I still read about 'em, though, because old habits die hard. I'm probably hoping to catch a glimpse of George Strait, who's retired, actually. We're not in the nineties anymore?
It's my own fault for not listening to country radio, but funny story -- I was laid back in the dentist's chair the other day and country was blaring from the (apparently hygienist's favorite) channel, and I thought, well, here's an opportunity to catch up on what I've missed, since I have no choice but to lie here and allow a stranger to chisel my teeth.
I didn't recognize anyone's voice except for Brad Paisley's, because the DJ played "Mud On The Tires", apparently during his oldie spotlight. To be honest, Brad Paisley is, to me, not even an oldie. When I stopped listening to country in 2001, he was a new up-and-comer. I knew the song about fishing, but that was the extent of my BP awareness. I may have recognized his voice, also, because he actually has a recognizable voice.
Throughout the course of my sociological experiment, I may have pinpointed one of the problems I have with "new" country (aside from the fact that it isn't country). I was curious about that, honestly. It's not that I don't want to listen to music -- good heavens, no! I've loved music, or been in love with music my whole life. I'm a pretty reliable encyclopedia of music, actually. And I'm open-minded. In fact, I'm considering giving it another go -- perhaps tuning my radio to the "country" station at work one day and enduring an hour (maybe) of today's hits -- because I have to get a handle on this.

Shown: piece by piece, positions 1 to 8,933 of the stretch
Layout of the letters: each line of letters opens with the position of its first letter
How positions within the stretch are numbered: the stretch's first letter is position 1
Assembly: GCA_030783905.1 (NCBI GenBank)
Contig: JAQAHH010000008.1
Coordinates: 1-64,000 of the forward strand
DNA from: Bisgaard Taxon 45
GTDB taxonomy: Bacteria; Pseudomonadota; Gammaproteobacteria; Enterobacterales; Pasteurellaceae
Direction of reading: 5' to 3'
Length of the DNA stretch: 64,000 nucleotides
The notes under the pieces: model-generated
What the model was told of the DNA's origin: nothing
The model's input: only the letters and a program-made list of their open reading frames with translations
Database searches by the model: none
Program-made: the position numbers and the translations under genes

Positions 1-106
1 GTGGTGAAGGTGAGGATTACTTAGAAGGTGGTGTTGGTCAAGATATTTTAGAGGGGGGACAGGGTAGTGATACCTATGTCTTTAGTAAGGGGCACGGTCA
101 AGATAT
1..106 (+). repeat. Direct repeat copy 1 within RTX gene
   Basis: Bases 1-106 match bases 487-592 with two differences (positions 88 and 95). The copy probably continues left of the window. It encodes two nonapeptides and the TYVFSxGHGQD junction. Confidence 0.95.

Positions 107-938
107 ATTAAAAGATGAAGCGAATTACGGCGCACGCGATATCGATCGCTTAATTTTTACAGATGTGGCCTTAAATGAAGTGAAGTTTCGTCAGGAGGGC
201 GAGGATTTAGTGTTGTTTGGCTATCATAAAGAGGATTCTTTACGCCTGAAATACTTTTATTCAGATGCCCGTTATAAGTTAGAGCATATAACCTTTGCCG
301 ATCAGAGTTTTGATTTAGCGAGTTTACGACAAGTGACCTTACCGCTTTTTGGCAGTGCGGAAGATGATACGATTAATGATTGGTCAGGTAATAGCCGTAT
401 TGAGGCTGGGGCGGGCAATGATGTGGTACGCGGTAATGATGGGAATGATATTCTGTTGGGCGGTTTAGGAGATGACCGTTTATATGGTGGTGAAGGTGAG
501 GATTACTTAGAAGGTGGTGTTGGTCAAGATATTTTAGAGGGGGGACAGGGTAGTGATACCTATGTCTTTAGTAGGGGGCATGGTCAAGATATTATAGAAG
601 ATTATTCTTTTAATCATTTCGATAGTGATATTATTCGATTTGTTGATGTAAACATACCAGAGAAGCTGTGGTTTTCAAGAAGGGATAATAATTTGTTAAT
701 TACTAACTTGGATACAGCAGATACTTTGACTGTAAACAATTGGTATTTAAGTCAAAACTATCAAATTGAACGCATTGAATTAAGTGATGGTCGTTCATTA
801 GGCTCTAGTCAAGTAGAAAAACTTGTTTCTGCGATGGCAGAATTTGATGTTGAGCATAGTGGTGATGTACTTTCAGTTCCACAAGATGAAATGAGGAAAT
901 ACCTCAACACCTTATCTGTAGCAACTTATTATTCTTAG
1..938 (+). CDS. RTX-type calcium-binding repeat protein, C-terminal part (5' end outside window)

But what struck me, in the dentist's chair, was the artists' apparent fear of singing. Everything was staccato. Lots of words, no breath in between. That's not how Tammy Wynette did it. In fact, her grace note was that long-held crescendo at the end of the song. Do today's artists have no breath control? Are they heavy smokers? Singing should be...singing. Not "speaking". Anyone can speak. If that was the bar, I could just sit here and spout words out loud and I would have absolutely no need to listen to music.
And it's not like the words they're morse-coding are relevatory. They're not like, "Today I Started Loving You Again". What I got out of it was a lot of bitching (women) or body drooling (men).
So, obviously, the highlight of my CMA video recap was this:
(FYI - Kenny Chesney in the audience - cheer up! Garth and Trisha are having fun!)
So, this guy, Chris Stapleton, is, I guess, the new phenom. I could say, Johnny Paycheck, Charlie Rich, et al. But that would date me, I suppose. This also is not country, but it's better. I don't hate it. Maybe country has a future after all.
Not that it's going to turn me into a new country fanatic. Nashville is going to need to do better than that. But still:
This might spur "singers" to actually "sing". If for no other reason than the bottom dollar. I do like, however, that somebody, somewhere, has a modicum of music pride.
So, there you go -- 2015 -- CMA's.
The rest of the show might have been great. I don't know; I go to bed at 8:00. I have an early alarm.
But ask me about the 1970 CMA's, or even the 1973's. I could regale you forever. But those recaps would actually feature "singing".
Weird, twentieth-century concept.